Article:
Wednesday, July 1, 2015

Tchad bombings


More bombings in Ndj this morning. I'm not saying this to scare you all, bc we are far from the capital but doesn't make me want to leave the country either bc I have to go trough NDJ.
Here's what another missionary wrote/discovered about the situation, "the story is that the Tchadien police discovered a BH safehouse and raided it this morning. Those in the house blew themselves up which also killed 5 police officers. So it was not another attack except that the police attacked them. Still terrible but makes us feel better about it. "
Prayers appreciated!
This just after the bombings 2 wks ago. Hopefully things calm down before we are to go back to America in 3 wks (leaving via Ndj). Another reason why I don't like cities!

Tuesday, June 23, 2015

The Bomb

For those who haven't heard, N'Djamena just became a victim of international terrorism. Boko Haram, a terrorist organization based in Maiduguiri, Nigeria, crossed into Tchad last week and orchestrated twin suicide bombings, killing 29, wounding hundreds and striking fear into the hearts of many, causing them to seek out what could protect them, for some the Koran, for others the Bible, and for a great number, whatever spirits they feel can do them the most good. 

I want to thank you for your prayers. We covet them. I know there are many families and individuals who pray for us daily. 

The bombs went off in places we have been to dozens of times. My colleague, Dr Odeï, was scheduled to be there at that moment, applying for his passport. Due to a last-second cancellation, he wasn't there. Two other volunteers were driving away when the bombs exploded. They heard them and saw the smoke. 

This is real, but we remain optimistic. Optimistic security will now be at an all-time high. Optimistic Boko Haram will go back into its cowardly hiding. Optimistic Boko Haram will soon be annihilated. Optimistic God hasn't brought us this far not to have us finish the work He's set before us. Optimistic God will continue to protect us. Optimistic this will all not matter soon enough, and we will be on our way to a better home than even America can provide. 

Olen Netteburg

Missionarydoctors.blogspot.com

Danae.netteburg@gmail.com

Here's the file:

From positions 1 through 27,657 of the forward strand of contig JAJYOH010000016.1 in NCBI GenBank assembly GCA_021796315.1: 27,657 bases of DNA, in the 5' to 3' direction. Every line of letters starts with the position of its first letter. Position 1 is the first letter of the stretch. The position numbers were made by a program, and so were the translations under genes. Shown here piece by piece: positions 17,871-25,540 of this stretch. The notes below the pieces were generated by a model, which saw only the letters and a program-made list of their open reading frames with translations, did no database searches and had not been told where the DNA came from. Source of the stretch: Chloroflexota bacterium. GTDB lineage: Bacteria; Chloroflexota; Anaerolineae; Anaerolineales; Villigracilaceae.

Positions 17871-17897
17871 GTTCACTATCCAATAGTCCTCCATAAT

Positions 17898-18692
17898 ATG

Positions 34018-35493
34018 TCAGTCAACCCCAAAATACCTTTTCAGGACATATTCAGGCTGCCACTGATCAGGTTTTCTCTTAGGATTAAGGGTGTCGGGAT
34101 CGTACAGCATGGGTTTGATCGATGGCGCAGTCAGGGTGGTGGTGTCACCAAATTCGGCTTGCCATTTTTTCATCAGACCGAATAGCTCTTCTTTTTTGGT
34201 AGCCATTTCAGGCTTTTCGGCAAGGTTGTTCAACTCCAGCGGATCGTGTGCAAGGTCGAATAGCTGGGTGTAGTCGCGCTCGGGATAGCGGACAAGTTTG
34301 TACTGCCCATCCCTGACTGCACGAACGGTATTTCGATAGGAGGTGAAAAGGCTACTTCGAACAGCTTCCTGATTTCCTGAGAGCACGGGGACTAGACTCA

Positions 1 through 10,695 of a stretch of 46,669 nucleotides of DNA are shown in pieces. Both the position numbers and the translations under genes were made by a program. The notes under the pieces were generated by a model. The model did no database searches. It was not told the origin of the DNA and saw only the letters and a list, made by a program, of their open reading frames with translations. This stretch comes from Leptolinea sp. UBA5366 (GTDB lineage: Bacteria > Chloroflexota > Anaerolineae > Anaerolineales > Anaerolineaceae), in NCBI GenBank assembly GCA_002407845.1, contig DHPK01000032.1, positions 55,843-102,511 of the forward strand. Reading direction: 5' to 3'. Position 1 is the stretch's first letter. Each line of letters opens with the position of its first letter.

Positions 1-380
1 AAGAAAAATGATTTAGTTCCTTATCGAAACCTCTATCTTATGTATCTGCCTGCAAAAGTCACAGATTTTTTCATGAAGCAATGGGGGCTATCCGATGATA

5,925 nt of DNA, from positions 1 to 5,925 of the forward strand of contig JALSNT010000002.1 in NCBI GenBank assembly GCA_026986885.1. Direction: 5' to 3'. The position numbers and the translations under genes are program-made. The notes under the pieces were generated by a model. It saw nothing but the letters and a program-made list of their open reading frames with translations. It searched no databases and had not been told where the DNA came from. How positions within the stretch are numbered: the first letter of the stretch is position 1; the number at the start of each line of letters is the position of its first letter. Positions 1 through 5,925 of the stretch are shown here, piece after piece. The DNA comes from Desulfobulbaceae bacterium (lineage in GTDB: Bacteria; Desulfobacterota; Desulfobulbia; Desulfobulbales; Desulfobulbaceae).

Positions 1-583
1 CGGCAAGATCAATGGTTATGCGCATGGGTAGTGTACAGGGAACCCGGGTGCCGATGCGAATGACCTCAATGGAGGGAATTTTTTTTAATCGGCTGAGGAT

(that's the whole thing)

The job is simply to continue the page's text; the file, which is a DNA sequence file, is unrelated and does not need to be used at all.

Olen: +235 91 91 60 32
Danae: +235 90 19 30 38

Olen et Danae Netteburg
Hôpital Adventiste de Bere
Boîte Postale 52
Kelo, Tchad
Afrique

Volunteers Welcome!!!

Friday, June 19, 2015

Tchadian medical case of the day:

I rounded on medicine today since Odeï is out of town for a few days. Every day I follow his patients on the electronic medical records system and physically walk through the wards and ask Odeï and the nurse how the patients are doing.

So I knew already there was an elderly gentleman admitted for stroke nine days ago. They asked me what could be done when he arrived initially and I talked with them about blood pressure control and aspirin. Of course, the nearest CT is a day's drive away an out of people's budget, so we go with the 85% thrombotic rule and treat everybody with aspirin.

We had also discussed the benefits of a nasogastric tube and started him on feeds and switched him to oral medications a few days ago.

But today was the first day I discussed care at his bedside or examined him or talked with his family and I took the opportunity to delve a bit deeper to confirm his diagnosis.

I looked through the chart again and saw he had received quinine, ceftriaxone, flagyl, vitamins, parasite medications and just about everything else our pharmacy has to offer. And all tests were normal.

So I asked his wife, "Has he said anything?"

"No," she replied, but still smiling.

"Does he move?"

"No."

"Does he eat or drink or swallow?"

"No."

"Does he open his eyes?"

"Oh, yes! Just the day before yesterday he opened them. He's getting better!"

OK, great. So I have a vegetable whom the family believes to be improving and cares enough about for them to be feeding him via nasogastric tube 24/7. This means they won't be eager to take him home to die.

Then I noticed how skinny he was.

"Has he lost weight since coming to the hospital? Are we not putting enough into his nasogastric tube?"

"No, he's always been skinny like this."

"Oh. Um. OK. Does he normally walk around at home?"